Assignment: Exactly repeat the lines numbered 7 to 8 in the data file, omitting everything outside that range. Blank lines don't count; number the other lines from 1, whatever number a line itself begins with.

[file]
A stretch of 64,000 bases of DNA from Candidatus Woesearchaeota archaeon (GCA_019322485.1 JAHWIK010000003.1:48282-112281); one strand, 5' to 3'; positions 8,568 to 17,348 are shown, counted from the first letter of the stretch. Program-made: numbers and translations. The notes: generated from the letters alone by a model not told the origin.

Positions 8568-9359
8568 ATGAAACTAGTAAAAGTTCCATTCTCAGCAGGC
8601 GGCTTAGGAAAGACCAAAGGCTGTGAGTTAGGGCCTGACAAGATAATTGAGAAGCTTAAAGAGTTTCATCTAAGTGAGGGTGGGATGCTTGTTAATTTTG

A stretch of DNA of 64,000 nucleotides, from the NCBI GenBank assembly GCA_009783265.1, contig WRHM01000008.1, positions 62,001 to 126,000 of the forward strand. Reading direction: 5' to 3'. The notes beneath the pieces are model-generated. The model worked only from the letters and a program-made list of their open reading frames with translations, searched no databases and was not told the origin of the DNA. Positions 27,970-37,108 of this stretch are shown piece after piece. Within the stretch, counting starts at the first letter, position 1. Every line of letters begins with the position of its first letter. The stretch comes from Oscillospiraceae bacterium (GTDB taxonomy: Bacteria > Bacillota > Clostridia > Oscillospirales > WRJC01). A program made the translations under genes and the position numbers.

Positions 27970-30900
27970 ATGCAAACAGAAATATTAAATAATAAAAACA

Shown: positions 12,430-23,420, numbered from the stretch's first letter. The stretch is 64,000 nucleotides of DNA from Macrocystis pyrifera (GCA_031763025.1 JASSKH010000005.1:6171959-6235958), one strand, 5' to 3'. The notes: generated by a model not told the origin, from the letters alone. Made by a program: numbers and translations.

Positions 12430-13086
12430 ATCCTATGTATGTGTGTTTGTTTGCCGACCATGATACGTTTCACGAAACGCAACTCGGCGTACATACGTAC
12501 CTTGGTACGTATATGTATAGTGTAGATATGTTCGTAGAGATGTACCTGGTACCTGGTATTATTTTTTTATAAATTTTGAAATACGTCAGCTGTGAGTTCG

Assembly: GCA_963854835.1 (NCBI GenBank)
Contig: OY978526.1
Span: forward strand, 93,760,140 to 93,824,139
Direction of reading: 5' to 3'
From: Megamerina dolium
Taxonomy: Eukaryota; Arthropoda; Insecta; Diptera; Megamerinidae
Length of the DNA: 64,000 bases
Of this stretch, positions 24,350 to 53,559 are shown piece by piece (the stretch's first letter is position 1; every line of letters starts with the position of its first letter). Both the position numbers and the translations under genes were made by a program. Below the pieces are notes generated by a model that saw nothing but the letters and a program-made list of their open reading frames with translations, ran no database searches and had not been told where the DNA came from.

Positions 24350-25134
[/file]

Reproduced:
27970 ATGCAAACAGAAATATTAAATAATAAAAACA

Shown: positions 12,430-23,420, numbered from the stretch's first letter. The stretch is 64,000 nucleotides of DNA from Macrocystis pyrifera (GCA_031763025.1 JASSKH010000005.1:6171959-6235958), one strand, 5' to 3'. The notes: generated by a model not told the origin, from the letters alone. Made by a program: numbers and translations.